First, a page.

The main hall of the National Assembly Wednesday was surrounded by aides of main opposition Democratic Party lawmakers and some 100 people from media groups. Shortly after National Assembly Speaker Kim Hyong-o invoked his authority to put media reform bills to a vote, members of the National Union of Media Workers and broadcast network union leaders broke into the main hall through windows. They blocked lawmakers of the ruling Grand National Party and the minor conservative Liberty Forward Party from entering the hall.
They also intruded into a public gallery, shouted slogans such as oppose unilateral votes and dissolve the Grand National Party, and swore at ruling party lawmakers. Throwing the Assembly into chaos and blocking parliamentary votes through violence are tantamount to desecration of parliament and a threat to constitutional rule. This is the second time that outside forces have broken into parliament since the establishment of the National Assembly. In October 1960, college students occupied parliament to demand a law punishing those who derailed democracy. The government must uphold the dignity of parliament by prosecuting those who broke into the Assembly.
The media union is an affiliate of the militant Korean Confederation of Trade Unions launched in November 2000. It has as members some 120 newspapers, broadcasters and publishers such as the networks MBC and SBS, the dailies Kyunghyang Shinmun and Hankyoreh, and the Internet news site OhmyNews. The unions first leader was former MBC president and incumbent proportional representative Choi Moon-soon.
The union cannot represent the media industry, however, because it does not include the countrys three major dailies -- The Dong-A Ilbo, The Chosun Ilbo and The JoongAng Ilbo -- and the nations largest broadcaster KBS.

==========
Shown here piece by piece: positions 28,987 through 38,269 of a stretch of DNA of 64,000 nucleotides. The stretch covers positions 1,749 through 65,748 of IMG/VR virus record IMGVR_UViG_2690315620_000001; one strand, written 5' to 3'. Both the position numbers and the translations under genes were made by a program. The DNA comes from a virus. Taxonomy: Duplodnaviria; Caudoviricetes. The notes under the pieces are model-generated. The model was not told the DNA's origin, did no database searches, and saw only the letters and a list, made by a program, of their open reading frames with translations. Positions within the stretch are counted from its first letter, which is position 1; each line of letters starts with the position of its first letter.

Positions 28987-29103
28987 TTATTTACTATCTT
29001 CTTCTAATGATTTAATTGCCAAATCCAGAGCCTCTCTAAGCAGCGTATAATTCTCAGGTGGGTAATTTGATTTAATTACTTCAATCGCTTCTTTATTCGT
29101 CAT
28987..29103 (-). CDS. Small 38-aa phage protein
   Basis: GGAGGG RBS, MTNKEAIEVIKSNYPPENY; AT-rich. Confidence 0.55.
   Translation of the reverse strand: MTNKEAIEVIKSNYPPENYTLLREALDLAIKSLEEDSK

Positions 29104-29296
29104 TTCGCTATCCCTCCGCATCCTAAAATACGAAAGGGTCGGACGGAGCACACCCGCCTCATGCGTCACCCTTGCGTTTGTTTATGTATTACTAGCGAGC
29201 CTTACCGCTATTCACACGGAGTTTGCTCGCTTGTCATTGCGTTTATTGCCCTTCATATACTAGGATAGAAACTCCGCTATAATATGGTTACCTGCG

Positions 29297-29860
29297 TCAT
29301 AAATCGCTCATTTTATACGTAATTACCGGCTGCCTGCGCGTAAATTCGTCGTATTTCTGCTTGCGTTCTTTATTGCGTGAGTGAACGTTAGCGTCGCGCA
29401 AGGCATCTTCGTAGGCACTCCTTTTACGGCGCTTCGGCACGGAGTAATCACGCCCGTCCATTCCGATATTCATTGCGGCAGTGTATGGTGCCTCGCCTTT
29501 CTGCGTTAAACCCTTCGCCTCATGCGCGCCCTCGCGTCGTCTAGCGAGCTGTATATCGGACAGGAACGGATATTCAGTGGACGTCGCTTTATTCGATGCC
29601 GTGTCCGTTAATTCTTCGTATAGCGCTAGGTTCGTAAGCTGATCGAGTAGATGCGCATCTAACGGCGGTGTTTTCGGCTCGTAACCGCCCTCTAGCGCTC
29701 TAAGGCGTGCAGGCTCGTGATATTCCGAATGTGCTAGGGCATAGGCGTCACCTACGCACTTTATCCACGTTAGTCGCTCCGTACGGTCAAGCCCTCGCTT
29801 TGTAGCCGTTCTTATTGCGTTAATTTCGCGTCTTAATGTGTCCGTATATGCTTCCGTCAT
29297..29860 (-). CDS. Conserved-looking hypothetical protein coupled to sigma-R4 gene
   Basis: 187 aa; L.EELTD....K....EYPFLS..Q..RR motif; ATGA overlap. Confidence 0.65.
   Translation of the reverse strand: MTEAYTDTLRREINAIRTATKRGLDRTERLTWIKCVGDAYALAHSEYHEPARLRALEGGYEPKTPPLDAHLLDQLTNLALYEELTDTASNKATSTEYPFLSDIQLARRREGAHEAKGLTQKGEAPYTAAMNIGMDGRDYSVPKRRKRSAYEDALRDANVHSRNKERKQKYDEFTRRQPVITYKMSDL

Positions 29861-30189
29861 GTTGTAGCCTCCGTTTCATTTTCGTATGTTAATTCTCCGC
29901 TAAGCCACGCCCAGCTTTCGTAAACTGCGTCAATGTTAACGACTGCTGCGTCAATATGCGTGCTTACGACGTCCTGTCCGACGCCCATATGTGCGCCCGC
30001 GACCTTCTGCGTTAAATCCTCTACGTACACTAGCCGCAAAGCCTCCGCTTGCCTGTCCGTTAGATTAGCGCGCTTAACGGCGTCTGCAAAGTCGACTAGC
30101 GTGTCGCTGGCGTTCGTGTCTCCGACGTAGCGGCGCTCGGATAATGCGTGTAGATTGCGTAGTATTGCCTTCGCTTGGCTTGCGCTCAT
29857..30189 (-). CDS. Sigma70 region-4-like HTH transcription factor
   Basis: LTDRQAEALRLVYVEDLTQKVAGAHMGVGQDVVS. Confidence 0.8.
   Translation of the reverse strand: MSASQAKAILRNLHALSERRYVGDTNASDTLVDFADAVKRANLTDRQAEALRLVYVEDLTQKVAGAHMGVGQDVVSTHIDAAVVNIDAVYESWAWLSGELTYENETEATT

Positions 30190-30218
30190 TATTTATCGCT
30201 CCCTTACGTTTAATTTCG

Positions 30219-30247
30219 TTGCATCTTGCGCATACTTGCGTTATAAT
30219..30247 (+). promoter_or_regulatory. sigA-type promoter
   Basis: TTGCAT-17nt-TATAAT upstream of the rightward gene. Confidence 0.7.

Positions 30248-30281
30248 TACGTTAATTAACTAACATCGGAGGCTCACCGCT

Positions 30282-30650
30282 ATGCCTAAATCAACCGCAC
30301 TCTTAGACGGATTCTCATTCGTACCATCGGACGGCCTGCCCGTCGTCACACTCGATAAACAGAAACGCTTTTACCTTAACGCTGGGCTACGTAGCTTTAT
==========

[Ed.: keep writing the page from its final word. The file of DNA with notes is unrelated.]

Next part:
In the 2002 presidential election, the union urged its members to oppose presidential candidates who presented anti-nationalistic and unification campaign pledges. It also banded together with the labor confederation and the Korean Teachers and Educational Workers` Union in every left-leaning anti-government struggle, such as a general strike protesting the free trade agreement with the United States, candlelight vigils against the resumption of U.S. beef imports, and a protest to help staff of the MBC TV news magazine PD Notebook, a program which exaggerated and distorted the risks of the human version of mad cow disease last year.
The union also provoked controversy in October 2006 by issuing a pro-North Korea commentary shortly after Pyongyang conducted its first nuclear test. The commentary blamed the United States as most responsible for the test. In addition, the union supported policies suppressing the media pushed for by the previous Roh Moo-hyun administration under the guise of media reform. The ultra-leftist organization defamed the media by wreaking havoc on parliament.
Worse, certain lawmakers undermined the authority of parliament yesterday by attempting to manipulate the vote on media reform bills. When ruling party lawmakers left their seats after voting yes, opposition counterparts reportedly reversed or nullified the votes by pushing the no or cancel buttons. Certain ruling party lawmakers are also said to have pushed the yes button at opposition lawmakers seats. The National Assembly must release the names of those who committed such childish and egregious acts.